Anthrax bacteria produce spores that can be processed to become easily airborne.
Mail-sorting machinery can easily aerosolize anthrax in envelopes sent via regular methods through the US Postal Service.
Anthrax spores can be spread in the air by missiles, rockets, artillery, aerial bombs and sprayers.
Anthrax can travel downwind for hundreds of miles.
Anthrax spores remain dangerous for decades.
During WW II the British experimented with anthrax on Gruinard Island. 40 years later, the island was still uninhabitable and had to be decontaminated.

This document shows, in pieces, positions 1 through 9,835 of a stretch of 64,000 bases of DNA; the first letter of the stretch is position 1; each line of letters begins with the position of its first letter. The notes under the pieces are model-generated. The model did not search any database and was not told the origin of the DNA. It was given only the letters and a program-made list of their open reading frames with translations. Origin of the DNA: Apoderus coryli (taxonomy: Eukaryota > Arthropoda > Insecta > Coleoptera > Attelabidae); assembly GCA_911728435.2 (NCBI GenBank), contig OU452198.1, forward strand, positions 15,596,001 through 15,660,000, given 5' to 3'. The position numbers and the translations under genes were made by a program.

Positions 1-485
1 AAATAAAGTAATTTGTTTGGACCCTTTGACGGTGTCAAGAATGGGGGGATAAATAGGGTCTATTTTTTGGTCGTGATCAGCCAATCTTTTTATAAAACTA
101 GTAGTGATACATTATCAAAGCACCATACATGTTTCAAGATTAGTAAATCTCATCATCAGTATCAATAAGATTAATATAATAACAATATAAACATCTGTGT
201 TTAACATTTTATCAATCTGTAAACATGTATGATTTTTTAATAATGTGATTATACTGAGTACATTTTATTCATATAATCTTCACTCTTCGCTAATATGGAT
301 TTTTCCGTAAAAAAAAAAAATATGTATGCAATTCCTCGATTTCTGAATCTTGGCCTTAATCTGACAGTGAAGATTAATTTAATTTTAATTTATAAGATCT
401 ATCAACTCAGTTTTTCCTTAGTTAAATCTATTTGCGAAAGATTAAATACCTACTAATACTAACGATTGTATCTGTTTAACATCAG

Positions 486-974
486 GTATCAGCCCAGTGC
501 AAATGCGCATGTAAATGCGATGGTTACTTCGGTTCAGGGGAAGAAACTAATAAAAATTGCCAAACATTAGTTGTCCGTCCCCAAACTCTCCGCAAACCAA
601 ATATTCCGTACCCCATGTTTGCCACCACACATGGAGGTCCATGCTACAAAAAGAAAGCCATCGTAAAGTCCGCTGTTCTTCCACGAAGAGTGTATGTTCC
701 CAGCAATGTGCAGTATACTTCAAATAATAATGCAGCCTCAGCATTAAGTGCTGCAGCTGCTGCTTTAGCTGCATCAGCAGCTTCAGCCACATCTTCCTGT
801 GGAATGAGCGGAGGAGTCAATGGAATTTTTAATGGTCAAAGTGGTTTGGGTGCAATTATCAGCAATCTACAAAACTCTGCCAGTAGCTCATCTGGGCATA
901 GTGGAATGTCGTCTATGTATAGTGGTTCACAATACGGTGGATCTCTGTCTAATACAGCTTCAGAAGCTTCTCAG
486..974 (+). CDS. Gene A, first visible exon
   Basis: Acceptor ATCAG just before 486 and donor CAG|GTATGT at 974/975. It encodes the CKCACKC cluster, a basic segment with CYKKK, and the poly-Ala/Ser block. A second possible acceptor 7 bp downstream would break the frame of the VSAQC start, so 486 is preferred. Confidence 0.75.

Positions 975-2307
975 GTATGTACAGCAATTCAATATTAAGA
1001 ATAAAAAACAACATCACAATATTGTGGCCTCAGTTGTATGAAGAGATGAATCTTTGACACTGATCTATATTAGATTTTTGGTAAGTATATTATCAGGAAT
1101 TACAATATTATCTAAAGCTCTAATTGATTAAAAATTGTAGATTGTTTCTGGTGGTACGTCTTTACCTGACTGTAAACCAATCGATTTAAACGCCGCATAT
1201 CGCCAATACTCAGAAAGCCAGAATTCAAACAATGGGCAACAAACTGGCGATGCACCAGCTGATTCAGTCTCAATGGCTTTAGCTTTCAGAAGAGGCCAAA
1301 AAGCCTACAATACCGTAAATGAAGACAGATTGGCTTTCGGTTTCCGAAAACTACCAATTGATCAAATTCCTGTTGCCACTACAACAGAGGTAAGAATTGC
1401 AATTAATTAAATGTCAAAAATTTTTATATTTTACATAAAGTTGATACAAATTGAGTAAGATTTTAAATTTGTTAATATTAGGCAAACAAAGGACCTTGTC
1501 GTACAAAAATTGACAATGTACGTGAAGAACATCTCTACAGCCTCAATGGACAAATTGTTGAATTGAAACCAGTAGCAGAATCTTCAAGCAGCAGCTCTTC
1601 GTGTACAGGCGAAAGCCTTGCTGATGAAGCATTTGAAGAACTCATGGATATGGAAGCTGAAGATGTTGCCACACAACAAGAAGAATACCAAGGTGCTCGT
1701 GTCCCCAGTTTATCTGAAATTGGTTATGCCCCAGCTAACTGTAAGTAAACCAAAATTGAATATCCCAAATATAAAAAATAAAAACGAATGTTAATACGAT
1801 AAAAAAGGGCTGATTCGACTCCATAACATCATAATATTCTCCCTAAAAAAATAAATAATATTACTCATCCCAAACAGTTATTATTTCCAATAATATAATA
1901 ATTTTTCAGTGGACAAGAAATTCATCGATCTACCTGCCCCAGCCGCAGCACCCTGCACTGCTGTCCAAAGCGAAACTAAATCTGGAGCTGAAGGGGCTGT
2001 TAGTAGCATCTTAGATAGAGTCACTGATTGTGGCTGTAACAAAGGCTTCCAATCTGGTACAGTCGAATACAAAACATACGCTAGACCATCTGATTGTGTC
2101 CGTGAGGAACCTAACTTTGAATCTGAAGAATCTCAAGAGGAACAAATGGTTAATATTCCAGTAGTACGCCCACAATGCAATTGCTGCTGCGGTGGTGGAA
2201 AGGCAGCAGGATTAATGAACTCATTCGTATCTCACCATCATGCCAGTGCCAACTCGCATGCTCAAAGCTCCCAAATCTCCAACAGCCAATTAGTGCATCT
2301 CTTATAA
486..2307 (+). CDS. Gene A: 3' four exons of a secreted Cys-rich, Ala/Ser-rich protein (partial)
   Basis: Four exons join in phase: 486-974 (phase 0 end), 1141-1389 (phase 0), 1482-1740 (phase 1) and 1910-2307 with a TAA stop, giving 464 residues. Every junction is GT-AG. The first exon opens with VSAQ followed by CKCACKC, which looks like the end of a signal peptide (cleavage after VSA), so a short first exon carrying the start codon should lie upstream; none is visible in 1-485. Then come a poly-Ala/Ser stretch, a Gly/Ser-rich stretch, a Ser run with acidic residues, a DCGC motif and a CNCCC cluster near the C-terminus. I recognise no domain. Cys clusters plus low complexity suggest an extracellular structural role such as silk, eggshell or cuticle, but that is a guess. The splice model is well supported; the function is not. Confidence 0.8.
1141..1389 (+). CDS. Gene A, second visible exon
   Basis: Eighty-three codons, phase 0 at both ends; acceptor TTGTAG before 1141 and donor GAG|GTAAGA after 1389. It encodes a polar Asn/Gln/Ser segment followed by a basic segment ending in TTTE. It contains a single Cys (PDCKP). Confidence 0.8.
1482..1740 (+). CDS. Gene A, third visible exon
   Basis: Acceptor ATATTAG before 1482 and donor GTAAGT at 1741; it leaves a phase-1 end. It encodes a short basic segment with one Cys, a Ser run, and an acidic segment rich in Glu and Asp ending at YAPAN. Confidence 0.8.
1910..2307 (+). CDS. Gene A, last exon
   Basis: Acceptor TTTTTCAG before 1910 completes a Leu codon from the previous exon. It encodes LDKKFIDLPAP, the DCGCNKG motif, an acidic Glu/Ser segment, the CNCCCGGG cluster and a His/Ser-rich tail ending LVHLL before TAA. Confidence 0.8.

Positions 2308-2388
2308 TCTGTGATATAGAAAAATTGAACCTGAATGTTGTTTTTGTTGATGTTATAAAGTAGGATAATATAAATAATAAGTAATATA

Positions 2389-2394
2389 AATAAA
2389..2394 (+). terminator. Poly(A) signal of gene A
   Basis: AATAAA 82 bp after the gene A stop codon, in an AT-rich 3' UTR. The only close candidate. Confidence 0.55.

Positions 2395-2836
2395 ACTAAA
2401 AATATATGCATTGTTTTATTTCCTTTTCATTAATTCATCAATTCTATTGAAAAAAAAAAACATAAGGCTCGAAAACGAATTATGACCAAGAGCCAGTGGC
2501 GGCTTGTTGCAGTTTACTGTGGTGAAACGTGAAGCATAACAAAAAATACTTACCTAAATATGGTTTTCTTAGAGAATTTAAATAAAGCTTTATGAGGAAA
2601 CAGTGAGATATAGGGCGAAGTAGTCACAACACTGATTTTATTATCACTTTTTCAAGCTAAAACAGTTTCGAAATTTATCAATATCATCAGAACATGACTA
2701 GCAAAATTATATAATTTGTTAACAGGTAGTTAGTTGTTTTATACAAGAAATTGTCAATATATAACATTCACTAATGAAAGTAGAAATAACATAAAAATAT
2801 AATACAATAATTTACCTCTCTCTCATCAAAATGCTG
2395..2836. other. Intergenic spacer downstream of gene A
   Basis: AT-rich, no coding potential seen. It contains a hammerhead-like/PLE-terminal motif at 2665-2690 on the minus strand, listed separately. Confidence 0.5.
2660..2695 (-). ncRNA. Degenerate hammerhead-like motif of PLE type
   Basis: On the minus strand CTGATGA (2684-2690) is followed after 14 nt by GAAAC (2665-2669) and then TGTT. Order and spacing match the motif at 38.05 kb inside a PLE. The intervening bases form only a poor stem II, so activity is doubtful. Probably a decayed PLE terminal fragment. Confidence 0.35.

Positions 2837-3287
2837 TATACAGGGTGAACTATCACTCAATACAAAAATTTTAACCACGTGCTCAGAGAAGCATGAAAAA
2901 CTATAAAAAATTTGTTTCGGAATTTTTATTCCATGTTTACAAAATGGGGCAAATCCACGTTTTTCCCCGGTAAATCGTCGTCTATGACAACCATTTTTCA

Naturally occurring anthrax spores remain dormant in the soil for decades. Grazing animals can ingest them and become infected with the disease.
Anthrax can be produced in large quantities with relatively basic technology.
All of the technology needed to produce anthrax is considered dual use--meaning it has legitimate uses in the biological and pharmaceutical industries.
The technology is available on the open market with few controls to purchase.
Any country with basic healthcare or a basic pharmaceutical industry has the expertise to produce anthrax.